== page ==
4
   

Unions Make the Middle Class. Without Unions, the Middle Class Withers.

 
 
revelette3
 
  1  
Reply Wed 18 Dec, 2019 09:52 am
@Real Music,
Huh, amazing what a motivating factor can add to a cause which is otherwise, kind of ignored. I don't normally go all in for this DNC bashing, some of it is ridiculous. But does anyone think Tom Perez would normally go all in to help settle a uinion labor dispute at a university at any other time?

But good for them, the workers have gotten better compensation, health care cost and job security, lucky the debates were going to be held there.
RABEL222
 
  1  
Reply Wed 18 Dec, 2019 02:48 pm
Does anyone know what the union employees wanted and did the democtatics get then something close to what they wanted or did the party big wigs force a contract on them in order to have their so called debate. Its stupid to call this a debate when 10 people are all trying to get their points across. The party has a death wish and are helping the republicans more than the Russians with their stupid games.
Real Music
 
  1  
Reply Wed 18 Dec, 2019 06:53 pm
@revelette3,
Quote:
Huh, amazing what a motivating factor can add to a cause which is otherwise, kind of ignored. I don't normally go all in for this DNC bashing, some of it is ridiculous. But does anyone think Tom Perez would normally go all in to help settle a uinion labor dispute at a university at any other time?

1. Considering that there could be labor disputes at any time anywhere throughout the nation, Tom Perez would not be expected to (personally) get involve in each labor dispute.

2. Obviously, Tom Perez would have to get directly involve with this particular Labor dispute because that will be the location of the next debate.

3. Being that Tom Perez is the chairman of the DNC, anything that can affect the DNC debates is his responsibility to address.

4. That is why he had to (personally) get involve in this particular labor dispute.
0 Replies
 
Real Music
 
  1  
Reply Wed 18 Dec, 2019 07:11 pm
@RABEL222,
Quote:
Does anyone know what the union employees wanted and did the democtatics get then something close to what they wanted or did the party big wigs force a contract on them in order to have their so called debate.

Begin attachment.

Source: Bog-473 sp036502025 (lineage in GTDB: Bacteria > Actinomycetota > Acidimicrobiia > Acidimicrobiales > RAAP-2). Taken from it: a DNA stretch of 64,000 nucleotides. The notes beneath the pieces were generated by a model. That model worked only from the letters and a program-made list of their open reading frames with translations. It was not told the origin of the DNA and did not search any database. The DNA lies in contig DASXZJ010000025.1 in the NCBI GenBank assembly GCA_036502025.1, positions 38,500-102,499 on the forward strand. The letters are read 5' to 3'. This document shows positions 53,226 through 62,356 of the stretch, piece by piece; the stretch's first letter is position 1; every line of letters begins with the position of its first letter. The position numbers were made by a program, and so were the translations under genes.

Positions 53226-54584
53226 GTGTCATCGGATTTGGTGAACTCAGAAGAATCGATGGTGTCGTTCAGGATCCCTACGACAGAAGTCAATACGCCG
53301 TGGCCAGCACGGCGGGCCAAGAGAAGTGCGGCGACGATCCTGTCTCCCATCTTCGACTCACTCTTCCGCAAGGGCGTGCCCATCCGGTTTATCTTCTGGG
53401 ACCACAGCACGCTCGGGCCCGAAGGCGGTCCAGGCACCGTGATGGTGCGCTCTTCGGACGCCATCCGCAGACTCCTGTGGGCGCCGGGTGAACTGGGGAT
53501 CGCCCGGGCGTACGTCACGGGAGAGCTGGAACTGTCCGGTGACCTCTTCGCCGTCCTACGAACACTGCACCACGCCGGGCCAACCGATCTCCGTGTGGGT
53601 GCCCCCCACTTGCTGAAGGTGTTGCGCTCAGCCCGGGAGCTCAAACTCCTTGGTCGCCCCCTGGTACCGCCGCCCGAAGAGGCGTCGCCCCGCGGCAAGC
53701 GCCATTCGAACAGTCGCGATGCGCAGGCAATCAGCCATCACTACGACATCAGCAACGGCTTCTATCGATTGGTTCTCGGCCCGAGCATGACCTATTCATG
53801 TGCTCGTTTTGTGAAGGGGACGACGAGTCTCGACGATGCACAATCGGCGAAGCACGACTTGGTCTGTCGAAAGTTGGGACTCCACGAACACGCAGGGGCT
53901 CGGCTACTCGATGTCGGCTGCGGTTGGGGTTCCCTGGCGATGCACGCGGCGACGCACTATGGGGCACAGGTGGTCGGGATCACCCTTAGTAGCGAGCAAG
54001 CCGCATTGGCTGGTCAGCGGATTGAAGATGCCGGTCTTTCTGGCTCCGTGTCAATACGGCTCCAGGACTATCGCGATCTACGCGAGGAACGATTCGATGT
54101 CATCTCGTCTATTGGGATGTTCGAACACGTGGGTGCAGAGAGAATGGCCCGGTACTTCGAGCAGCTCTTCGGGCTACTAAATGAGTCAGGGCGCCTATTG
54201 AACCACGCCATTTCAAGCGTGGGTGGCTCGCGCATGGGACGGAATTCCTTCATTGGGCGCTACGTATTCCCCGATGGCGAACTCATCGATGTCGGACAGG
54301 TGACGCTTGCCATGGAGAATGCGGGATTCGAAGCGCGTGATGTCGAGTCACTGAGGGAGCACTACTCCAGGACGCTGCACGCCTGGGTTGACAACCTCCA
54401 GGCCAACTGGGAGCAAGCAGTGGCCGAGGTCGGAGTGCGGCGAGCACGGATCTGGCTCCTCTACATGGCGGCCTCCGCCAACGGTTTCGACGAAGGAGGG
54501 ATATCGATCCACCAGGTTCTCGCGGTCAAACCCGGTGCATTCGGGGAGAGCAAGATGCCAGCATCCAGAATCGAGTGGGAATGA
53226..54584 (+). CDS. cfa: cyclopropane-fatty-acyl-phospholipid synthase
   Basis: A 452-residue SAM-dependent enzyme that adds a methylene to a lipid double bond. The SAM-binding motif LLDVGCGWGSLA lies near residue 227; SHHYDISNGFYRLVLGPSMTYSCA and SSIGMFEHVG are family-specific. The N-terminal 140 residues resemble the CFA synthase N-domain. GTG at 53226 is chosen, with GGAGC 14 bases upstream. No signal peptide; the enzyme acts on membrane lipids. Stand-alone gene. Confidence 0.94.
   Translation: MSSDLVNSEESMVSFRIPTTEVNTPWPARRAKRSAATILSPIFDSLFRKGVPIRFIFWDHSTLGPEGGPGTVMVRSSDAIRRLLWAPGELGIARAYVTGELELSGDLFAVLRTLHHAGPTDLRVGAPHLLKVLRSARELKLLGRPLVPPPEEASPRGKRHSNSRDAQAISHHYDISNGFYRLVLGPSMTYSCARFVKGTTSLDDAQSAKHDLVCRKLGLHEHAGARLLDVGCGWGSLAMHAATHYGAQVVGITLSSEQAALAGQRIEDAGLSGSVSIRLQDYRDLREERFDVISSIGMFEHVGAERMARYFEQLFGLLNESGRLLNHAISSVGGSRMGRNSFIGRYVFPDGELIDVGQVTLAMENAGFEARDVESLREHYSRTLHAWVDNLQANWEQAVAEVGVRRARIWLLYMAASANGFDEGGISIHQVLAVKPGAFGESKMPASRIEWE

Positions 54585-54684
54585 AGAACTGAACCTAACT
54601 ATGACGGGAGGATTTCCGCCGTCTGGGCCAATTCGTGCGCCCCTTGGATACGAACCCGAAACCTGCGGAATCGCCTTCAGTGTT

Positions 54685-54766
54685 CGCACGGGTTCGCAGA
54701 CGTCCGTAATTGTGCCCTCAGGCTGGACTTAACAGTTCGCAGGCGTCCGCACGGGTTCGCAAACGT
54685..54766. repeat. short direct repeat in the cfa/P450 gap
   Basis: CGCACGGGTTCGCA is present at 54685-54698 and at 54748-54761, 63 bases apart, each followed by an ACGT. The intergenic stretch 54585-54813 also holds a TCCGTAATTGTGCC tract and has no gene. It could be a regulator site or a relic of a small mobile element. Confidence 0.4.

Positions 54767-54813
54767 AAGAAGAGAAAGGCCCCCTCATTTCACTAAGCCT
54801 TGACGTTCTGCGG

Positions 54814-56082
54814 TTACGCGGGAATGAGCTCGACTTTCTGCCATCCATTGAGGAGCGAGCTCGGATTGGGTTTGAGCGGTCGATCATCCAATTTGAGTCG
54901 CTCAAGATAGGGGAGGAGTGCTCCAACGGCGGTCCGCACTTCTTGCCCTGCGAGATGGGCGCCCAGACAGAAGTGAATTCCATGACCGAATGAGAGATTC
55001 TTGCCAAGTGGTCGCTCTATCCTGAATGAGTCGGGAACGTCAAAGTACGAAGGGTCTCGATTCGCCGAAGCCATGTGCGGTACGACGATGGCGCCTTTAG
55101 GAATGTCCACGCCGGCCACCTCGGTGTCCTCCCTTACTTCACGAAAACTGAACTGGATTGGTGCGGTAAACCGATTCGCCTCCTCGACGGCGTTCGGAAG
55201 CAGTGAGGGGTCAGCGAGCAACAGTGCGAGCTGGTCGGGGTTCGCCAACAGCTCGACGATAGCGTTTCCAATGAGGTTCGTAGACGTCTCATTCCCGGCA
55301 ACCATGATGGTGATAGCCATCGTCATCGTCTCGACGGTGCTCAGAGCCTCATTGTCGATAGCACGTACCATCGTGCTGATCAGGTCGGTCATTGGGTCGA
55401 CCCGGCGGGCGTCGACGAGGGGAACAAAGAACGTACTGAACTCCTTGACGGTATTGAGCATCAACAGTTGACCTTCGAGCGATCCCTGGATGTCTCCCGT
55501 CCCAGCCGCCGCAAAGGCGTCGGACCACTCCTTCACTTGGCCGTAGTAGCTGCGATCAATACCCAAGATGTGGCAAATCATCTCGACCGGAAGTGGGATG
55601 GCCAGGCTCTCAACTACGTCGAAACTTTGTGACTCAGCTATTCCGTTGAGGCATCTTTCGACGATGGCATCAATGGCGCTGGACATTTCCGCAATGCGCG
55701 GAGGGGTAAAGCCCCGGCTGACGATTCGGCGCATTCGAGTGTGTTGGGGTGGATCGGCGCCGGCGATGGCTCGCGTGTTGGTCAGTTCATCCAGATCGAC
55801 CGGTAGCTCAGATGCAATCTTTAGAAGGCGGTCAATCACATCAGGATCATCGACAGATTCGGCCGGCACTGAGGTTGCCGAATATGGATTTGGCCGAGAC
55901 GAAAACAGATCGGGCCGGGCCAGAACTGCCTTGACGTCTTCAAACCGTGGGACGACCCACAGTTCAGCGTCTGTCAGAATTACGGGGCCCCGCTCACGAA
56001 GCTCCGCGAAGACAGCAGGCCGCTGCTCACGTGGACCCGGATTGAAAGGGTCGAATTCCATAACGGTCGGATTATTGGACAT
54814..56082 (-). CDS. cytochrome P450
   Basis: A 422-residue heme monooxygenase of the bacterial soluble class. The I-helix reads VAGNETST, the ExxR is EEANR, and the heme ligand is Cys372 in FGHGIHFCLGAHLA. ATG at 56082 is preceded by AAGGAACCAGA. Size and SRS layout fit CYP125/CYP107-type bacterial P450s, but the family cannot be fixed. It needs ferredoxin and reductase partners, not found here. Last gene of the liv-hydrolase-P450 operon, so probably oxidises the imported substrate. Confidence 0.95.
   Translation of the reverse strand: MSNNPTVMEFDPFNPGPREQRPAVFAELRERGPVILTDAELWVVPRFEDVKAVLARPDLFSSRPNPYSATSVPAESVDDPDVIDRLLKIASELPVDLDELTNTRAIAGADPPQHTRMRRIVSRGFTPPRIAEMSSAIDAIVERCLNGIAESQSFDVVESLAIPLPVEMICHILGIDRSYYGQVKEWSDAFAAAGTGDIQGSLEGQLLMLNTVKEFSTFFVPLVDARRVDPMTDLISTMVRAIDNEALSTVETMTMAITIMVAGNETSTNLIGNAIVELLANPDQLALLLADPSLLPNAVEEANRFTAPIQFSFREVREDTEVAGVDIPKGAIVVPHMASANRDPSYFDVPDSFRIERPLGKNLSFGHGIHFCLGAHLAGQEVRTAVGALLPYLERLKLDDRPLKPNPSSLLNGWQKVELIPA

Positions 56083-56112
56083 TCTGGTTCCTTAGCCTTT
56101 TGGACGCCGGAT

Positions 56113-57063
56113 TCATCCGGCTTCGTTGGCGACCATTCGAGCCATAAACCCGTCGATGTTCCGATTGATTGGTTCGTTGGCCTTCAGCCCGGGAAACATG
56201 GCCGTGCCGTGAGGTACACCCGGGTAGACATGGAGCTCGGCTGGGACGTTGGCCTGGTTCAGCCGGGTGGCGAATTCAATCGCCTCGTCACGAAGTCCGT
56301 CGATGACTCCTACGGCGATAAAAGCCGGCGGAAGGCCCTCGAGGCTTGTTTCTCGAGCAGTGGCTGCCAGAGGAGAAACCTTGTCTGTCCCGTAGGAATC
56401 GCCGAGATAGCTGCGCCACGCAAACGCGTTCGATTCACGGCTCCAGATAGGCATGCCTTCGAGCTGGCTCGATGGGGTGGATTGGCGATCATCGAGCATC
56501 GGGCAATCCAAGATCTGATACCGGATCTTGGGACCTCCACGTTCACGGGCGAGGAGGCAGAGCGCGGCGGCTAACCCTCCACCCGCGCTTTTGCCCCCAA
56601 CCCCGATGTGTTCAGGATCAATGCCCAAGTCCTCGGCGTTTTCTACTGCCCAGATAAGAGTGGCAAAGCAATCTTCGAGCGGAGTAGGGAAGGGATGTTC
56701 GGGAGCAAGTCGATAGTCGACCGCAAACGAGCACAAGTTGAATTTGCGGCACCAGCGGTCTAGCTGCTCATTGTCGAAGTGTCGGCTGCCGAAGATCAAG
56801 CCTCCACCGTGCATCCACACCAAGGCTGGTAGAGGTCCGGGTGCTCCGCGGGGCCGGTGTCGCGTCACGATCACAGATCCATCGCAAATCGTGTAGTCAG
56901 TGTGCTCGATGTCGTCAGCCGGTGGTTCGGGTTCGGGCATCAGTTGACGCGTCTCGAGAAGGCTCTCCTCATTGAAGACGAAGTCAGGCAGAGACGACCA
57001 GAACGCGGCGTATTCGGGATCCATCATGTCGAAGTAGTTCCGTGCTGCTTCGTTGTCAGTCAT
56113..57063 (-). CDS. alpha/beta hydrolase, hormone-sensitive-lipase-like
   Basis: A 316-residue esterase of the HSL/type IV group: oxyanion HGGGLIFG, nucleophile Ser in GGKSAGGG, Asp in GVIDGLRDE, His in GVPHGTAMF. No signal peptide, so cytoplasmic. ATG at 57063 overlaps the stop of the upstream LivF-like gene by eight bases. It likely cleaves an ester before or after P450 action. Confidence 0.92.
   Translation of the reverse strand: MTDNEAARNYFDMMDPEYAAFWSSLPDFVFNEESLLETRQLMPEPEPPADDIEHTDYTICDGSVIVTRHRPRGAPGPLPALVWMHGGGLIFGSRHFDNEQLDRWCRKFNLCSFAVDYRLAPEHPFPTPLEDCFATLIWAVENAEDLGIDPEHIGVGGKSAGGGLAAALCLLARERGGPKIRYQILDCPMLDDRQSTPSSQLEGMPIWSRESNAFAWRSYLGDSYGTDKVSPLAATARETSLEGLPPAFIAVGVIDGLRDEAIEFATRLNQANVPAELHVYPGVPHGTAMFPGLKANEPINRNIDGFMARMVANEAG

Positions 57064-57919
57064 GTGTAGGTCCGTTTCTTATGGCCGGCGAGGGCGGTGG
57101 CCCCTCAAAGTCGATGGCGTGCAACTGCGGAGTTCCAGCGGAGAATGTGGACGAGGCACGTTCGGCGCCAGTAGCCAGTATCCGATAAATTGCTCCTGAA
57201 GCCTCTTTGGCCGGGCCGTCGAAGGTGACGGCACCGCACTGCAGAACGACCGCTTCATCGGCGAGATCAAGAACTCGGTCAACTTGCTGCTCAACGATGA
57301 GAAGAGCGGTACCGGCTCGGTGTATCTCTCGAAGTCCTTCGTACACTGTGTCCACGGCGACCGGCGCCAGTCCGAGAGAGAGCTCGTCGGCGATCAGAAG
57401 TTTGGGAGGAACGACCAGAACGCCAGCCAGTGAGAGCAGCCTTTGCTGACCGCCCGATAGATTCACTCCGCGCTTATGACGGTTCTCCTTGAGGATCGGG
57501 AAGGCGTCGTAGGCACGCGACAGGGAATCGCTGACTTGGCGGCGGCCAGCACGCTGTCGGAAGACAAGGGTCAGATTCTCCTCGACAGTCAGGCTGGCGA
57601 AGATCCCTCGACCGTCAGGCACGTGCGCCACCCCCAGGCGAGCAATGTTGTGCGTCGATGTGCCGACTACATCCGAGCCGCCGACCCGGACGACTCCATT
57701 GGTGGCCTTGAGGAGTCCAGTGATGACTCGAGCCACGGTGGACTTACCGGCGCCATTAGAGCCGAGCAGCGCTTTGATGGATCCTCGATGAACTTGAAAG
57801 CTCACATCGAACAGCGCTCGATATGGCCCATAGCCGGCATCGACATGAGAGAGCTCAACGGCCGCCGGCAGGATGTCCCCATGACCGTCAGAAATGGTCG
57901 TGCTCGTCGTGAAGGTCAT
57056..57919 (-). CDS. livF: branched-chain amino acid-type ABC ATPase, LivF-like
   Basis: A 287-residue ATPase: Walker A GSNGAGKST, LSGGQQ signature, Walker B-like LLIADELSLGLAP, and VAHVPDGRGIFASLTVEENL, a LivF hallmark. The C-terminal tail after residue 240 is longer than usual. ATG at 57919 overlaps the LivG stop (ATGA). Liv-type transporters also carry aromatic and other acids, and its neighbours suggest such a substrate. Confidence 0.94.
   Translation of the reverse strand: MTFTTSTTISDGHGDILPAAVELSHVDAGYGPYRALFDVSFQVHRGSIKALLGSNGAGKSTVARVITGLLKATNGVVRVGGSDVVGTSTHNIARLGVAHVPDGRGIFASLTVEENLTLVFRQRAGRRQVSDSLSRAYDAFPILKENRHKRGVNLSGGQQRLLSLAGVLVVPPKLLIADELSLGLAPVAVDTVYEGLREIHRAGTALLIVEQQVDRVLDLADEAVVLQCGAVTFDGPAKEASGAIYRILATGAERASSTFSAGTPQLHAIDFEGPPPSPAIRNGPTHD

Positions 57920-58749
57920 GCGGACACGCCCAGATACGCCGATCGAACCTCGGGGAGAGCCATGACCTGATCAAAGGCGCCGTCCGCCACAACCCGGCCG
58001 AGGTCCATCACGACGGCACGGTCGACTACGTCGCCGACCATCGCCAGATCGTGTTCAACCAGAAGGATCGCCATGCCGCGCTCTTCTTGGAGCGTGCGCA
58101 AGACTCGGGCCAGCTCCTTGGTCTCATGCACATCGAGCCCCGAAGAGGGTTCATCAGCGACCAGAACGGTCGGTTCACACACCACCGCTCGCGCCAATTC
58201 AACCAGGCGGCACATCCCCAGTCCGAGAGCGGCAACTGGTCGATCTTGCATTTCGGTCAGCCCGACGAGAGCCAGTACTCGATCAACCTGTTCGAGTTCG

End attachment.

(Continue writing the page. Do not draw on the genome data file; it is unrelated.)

1. The Democratic National Committee and its chairman, Tom Perez, stepped in to help with the negotiations.

2. The agreement reached, according to a statement by Unite Here, will give workers a 25% compensation increase, cut their health care costs by 50% and increase their job security.




Quote:
Its stupid to call this a debate when 10 people are all trying to get their points across.

1. I thought the current number of candidates who qualified for the next debate was 7.

2. Why would you call a debate with candidates trying to get there point across stupid?

3. Are you saying that debates should not have candidates trying to get there point across?
RABEL222
 
  1  
Reply Wed 18 Dec, 2019 11:51 pm
@Real Music,
My question wasn't answered. Did the members get what they wanted or were they forced to accept this contract so the debate? Could go on. I don't consider a 10 or 7 person discussion a debate.
Real Music
 
  1  
Reply Thu 19 Dec, 2019 09:26 pm
@RABEL222,
Quote:
My question wasn't answered. Did the members get what they wanted or were they forced to accept this contract so the debate?
I don't know the answer to this question.


Quote:
I don't consider a 10 or 7 person discussion a debate.
1. Why not?

2. Do you have an issue with the number of candidates in the debate?

3. Or is it the format of the debate?
0 Replies
 
Real Music
 
  1  
Reply Sun 11 Jul, 2021 02:19 pm
mark
0 Replies
 
Real Music
 
  2  
Reply Mon 18 Oct, 2021 11:35 pm
American Workers Gain Upper Hand To Demand Better Working Conditions.

Robert Reich, former Clinton administration labor secretary, discusses the recent increase in
labor union strikes and how the pandemic and circumstances with the U.S. supply chain have
given workers new leverage and incentive to insist on better pay and working conditions.

Published: Oct 15, 2021

0 Replies
 
Real Music
 
  1  
Reply Mon 18 Oct, 2021 11:46 pm
Hollywood union IATSE reaches deal to avoid strike | ABC7 Los Angeles.

Local businesses are breathing a sigh of relief after the union for many Hollywood production
workers called off a strike that was set for Monday.

Published: Oct 18, 2021

engineer
 
  2  
Reply Tue 19 Oct, 2021 06:45 am
@Real Music,